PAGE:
Exhibition Makers Guild WALES UNTIL 31ST mARCH 2019.
Celebrating their 50th Anniversary as Potters, this is the perfect time to welcome a join exhibition by David and Margaret to Makers Guild Wales. They first trained in the oriental tradition at Stoke-on-Trent College of Art under ex-Leach apprentice Derek Emms before establishing their first pottery together in the mid-1960s. Their work follows the inspiration of reduction fired stoneware and porcelain came from the Orient and reached its height in the Sung to Ming Dynasties in China. This was popularised, and passed on in Britain and Europe by Bernard Leach. The father of the British Studio movement united the aesthetics of East and West and along with his student, Michael Cardew, his son David and others, started a tradition of high fired ceramics in this country. The Frith’s follow this way of working, while of course making it their own, and creating their own distinctive style.
A career as long as David and Margaret's will be varied. In 1963 David describes them adds ‘totally naïve in business acumen’ but they were already committed to making a living from their craft. In the pottery today is a picture of them working in their first pottery workshop in the mid-1960s. Emmanuel Cooper, writing on them in 2003, described it as ‘evocative of industry and application, of two potters applying themselves to their chosen profession’.
This first workshop was a dream of the Frith early on- they had always intended to set up a working pottery making pots that drew on local traditions. In the picture described above, Margert is throwing an old-fashioned industrial Willet’s Wheel . Based at Brookhouse Pottery in Denbigh they have been making work since 1963. In 1976 they moved to The Malt House, where they continue to work today. Their workshop is a mix of working pottery for their own work, and a venue for residencies and workshops.
Described by Philip Hughes, in his introduction to this exhibition as ‘a true phenomenon’ it is true there are few like the Frith To sustain their creative work for such a length of time, especially in our current climate is a phenomenal achievement. Their style and interests have naturally evolved over the years, but they still retain a great deal of their inspiration and artistic interest from the start of their careers. Passionately committed to earthenware pottery for use or display in the home. They now have moved from the original earthenware to high-fired wares, stoneware and porcelain. But as Emmanuel Cooper notes in his introduction to their current exhibition, ‘Some Forty years later the ideas that first inspired them remain as fresh and relevant as ever’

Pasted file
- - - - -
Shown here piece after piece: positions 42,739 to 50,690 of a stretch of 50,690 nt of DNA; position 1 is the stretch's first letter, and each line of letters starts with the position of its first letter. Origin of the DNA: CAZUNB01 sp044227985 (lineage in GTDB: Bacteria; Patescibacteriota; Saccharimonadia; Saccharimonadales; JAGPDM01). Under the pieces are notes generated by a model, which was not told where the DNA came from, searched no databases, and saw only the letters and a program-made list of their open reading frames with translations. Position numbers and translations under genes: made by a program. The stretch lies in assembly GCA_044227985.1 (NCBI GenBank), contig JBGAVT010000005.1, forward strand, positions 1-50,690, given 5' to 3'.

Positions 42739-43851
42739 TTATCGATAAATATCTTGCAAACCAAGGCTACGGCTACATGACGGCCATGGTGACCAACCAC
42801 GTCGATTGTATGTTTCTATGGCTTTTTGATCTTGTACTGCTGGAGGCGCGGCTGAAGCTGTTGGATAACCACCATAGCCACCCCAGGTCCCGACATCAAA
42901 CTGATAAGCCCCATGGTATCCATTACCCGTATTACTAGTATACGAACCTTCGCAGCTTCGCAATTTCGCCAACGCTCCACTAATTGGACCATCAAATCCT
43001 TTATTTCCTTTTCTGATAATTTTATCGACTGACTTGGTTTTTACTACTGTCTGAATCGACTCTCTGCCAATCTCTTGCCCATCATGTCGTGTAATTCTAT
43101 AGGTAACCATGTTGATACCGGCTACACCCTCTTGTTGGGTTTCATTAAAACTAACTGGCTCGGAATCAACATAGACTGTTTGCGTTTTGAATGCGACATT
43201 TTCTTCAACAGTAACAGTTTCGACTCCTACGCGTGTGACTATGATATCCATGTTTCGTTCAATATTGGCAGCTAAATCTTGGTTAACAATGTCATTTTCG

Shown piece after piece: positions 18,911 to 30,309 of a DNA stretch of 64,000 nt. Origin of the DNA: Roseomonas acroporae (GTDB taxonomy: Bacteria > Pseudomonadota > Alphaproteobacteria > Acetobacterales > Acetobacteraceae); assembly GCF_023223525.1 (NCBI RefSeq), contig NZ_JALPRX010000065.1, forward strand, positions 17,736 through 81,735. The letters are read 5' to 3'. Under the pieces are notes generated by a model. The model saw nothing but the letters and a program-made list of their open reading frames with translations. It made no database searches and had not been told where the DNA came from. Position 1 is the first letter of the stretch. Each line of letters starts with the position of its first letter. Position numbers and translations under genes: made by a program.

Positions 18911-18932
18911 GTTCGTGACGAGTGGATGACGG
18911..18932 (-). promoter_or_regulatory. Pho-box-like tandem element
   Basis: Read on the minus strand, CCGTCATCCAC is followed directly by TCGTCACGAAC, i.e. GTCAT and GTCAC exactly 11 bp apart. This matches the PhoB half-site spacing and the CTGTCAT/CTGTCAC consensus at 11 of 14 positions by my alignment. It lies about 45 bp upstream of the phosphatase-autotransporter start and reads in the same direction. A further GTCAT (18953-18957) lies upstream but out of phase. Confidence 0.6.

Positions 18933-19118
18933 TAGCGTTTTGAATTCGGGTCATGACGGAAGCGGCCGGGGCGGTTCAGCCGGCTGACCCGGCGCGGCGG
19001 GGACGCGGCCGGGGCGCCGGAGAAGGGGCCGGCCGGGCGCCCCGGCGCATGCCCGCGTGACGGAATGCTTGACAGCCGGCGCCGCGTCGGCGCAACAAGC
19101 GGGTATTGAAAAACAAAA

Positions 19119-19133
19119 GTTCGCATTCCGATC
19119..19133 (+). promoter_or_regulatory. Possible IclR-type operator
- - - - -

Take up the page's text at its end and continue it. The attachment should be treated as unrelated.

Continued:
David and Margaret have exhibited around the world, as well as travelling worldwide to seek inspiration for their work. This has included trips across Europe and New Zealand, visiting Africa, India and of course China and Japan, the styles and history of which were intrinsic in their style. The Frith visited both countries in 2000, well into their careers and after their training with Leach, after many years of influence from these cultures and pottery styles. During this visit in 2000 they were able to visit Mashiko Pottery in Japan and invited by Furuki san to undergo a residency in 2001. While on this return visit the Frith took work for two exhibitions, showing their work in Shun Gallery Tokyo and Tokyo Gallery Mashkiko.
Philip Hughes, director of Ruthin Craft centre, comments that ‘David reaches for the moon while Margaret brings him back down to earth’ in a neat summary of their partnership that has endured and flourished creatively for 50 years. As some of our longest standing members Craft in the Bay is thrilled to be hosting the first solo exhibition by the Friths here.
Additional information and quotations from the exhibition catalogue. With thanks to Ruthin Craft Centre.
The Exhibition runs until 31st March at Makers Guild Wales.
Free Admission, 10. 30- 17.30 Daily .
Emily is digital content creator for Makers Guild Wales. She manages our social media and website as well as writing and curating the blog. She is a also an academic and arts journalist.